Build a chat app with Twilio and KendoReact
Twilio Programmable Chat provides an SDK and robust back-end for real time chat applications, but it's missing a front-end. If you need a chat UI, as well as a whole bunch of other useful components, then KendoReact might be what you're looking for.
Kendo UI provides well designed and tested components that you can use within your React, Angular, Vue and jQuery applications. In this post we will build a Twilio Chat application with React and the KendoReact conversational UI components.
What you'll need
If you want to build along with this tutorial, then you'll need a few things:
Forward fax to email with SendGrid and Node.js
It's 2019 and you need to receive a fax. What do you do? You could buy a fax machine, hook it up to a phone line and hand out your number. But it's 2019 not 1979, we're living in the future, so let's grab Node.js, pick a couple of APIs and turn that fax into an email instead.
Receiving a fax
Rather than bulky machinery we're going to use a Twilio number to receive our incoming faxes. You're going to need a Twilio number that supports fax to build this app, so log in to your Twilio account. You can buy a new number or you may already have one, just look for this icon to show that it can ...
How to send an SMS from React with Twilio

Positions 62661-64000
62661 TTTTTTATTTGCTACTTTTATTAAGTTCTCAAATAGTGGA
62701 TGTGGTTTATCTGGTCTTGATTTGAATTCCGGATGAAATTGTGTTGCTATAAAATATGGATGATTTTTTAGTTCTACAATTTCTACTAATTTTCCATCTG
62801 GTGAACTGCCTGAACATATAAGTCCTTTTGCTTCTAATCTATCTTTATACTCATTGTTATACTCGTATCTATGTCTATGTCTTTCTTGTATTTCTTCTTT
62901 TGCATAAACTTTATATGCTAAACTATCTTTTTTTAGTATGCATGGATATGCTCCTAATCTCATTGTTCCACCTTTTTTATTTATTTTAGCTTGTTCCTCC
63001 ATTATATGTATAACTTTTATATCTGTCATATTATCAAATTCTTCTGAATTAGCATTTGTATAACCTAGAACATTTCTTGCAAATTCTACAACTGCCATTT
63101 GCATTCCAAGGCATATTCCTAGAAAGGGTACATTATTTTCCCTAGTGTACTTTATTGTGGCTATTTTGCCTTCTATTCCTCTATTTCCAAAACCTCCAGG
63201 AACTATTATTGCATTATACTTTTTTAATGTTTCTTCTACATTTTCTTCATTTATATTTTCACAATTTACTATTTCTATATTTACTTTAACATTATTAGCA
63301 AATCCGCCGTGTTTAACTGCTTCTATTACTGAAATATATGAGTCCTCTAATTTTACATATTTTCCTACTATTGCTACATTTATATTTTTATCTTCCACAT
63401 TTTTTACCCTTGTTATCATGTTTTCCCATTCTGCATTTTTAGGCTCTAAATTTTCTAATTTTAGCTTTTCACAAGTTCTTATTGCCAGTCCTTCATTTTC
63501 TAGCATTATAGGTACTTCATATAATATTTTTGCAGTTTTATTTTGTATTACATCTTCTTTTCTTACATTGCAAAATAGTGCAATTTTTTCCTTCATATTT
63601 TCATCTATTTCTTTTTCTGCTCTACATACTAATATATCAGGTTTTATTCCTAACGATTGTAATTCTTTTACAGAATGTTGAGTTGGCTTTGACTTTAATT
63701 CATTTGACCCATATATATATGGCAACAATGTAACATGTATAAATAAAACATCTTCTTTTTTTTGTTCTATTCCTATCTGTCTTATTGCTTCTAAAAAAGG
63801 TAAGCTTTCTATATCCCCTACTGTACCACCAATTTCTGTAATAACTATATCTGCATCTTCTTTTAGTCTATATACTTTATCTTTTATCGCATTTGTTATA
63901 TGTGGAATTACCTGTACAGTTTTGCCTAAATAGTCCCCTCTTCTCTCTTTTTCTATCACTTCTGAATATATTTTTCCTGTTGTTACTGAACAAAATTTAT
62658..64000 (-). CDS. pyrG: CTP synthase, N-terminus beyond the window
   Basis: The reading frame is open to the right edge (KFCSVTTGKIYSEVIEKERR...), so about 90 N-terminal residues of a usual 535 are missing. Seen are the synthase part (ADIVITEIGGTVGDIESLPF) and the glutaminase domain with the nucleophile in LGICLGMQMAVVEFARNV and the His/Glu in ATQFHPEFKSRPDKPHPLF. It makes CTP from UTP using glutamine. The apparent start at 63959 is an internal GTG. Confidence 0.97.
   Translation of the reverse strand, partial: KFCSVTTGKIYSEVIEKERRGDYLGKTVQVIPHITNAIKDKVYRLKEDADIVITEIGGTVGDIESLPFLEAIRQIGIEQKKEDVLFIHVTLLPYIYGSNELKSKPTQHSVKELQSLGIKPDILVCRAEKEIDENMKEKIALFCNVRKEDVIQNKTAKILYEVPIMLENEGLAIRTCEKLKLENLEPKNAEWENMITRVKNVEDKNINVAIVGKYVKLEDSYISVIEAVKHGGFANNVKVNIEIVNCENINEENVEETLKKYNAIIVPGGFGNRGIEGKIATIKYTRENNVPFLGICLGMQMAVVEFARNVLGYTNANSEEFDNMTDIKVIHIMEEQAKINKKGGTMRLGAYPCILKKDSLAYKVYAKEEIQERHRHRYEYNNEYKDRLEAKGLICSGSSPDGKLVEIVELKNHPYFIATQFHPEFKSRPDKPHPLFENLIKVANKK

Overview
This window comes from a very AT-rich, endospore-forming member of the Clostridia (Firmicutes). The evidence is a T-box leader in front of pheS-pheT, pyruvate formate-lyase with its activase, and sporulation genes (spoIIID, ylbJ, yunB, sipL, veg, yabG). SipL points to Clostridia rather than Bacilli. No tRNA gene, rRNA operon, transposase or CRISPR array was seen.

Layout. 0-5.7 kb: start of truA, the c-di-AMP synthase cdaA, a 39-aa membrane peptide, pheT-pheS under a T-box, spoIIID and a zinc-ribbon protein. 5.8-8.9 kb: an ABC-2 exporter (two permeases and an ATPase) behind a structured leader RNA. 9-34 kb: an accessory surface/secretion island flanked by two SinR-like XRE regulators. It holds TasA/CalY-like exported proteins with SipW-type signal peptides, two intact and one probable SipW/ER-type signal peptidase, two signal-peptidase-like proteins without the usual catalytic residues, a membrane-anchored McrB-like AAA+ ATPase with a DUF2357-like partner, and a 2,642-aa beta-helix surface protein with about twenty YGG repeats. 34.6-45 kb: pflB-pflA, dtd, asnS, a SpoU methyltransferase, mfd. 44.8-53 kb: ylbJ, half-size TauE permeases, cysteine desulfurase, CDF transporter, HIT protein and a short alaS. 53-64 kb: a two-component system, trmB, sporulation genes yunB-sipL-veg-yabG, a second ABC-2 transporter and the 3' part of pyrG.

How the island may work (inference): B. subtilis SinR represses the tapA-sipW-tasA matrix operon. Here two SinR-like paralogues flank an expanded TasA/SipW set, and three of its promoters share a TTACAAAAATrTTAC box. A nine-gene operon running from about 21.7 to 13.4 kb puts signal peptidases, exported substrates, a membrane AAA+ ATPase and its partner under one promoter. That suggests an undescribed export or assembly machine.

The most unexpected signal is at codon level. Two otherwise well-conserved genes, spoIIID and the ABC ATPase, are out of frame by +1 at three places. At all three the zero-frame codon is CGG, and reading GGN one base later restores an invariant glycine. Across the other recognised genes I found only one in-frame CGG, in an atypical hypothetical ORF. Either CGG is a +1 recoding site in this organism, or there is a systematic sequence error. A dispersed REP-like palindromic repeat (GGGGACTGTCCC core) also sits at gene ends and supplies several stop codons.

We talk a lot about sending SMS messages from web applications, but what about sending SMS messages from a React application? There's a bit more to it than just the server-side version, but it won't take us long.
Why shouldn't I use the REST API from the client-side?
Live view of a hacker with your account credentials
To avoid this we will create a back end application that implements the Twilio REST API, wraps up your credentials and sends SMS messages for you. Then you can call your back end ...
Set up a React app with a Node.js server proxy
Create React App is a great tool for getting a React application up and running. It's a little less clear when you're building or prototyping an application that requires a server side component, like generating access tokens for Twilio Video or Chat, though. I've found it easiest to work with a server within the same project so that you can start everything up with one command.
How it works
There is an option that you can set in Create React App's
package.jsonthat proxies non